Monday, March 06, 2006

A Type of Woodward and Bernstein Syndrome

Brenden O'Neill describes how many journalists are more concerned with conspiracy theories than debating issues:

Many reporters today seem less interested in what politicians and public figures say or do, than in working out the hidden motivations behind what they say and do. They no longer ask, 'Is this public figure right to say what he said?' or 'What will be the consequences of his actions?', but rather 'Who's funding him...? Who put him up to this...? What are his links with big business that might explain his antics...?'

...

The rise of the conspiracy theory points to an important shift in journalism and public debate. There has been a move from debating the substance of someone's beliefs or behaviour to focusing myopically on the motivations behind them; from challenging individuals over their words or actions to trying to uncover some deep, dark ulterior motive. This has had a deadening effect on public debate. It replaces a critical engagement with political developments with a destructive neverending search for the secret agenda. And it means that no one is ever truly held to account for what they say or do.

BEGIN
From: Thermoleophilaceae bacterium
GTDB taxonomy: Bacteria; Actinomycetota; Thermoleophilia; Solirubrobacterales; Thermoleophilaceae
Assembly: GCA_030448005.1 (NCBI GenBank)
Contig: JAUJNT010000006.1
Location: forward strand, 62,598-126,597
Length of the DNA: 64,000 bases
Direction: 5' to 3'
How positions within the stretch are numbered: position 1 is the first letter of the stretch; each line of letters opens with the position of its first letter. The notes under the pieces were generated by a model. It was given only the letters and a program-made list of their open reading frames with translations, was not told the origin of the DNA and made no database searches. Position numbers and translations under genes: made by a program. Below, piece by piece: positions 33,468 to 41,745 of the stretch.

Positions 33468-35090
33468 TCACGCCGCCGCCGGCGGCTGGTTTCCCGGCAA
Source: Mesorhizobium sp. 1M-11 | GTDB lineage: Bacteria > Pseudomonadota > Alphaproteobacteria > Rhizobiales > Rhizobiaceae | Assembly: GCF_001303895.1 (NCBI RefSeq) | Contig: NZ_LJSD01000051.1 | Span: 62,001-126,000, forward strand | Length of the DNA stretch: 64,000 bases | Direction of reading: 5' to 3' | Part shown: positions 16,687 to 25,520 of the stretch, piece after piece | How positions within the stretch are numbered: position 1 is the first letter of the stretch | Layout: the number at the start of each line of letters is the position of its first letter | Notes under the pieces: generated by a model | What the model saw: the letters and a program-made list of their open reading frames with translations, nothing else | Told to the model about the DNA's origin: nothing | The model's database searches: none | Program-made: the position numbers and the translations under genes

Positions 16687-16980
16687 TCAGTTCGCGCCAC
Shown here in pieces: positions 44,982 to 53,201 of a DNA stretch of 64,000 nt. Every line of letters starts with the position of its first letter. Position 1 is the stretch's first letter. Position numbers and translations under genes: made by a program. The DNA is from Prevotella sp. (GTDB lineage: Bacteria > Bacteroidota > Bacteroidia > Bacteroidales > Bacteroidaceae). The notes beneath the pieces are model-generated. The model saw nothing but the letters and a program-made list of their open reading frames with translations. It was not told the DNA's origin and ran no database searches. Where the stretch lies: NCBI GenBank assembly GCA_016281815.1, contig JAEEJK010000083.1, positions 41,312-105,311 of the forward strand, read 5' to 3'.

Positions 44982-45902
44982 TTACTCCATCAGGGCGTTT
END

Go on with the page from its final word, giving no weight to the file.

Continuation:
The article is a bit repetitive and short on evidence, but the overall point is true enough.

1 comment:

greg said...

I heard an interview with the head of the National Archives discussing how many documents are bein re-classified and sometimes taken "off the shelf" and unavailable to historians and the public. He used some anecdotal evidence about his attempt to write a book about Alger Hiss, having been convinced that there was a conspiracy there. But when he did sopme research in the National Archives he realized he was wrong and Hiss was guilty. I'm not sure what he thought this proved.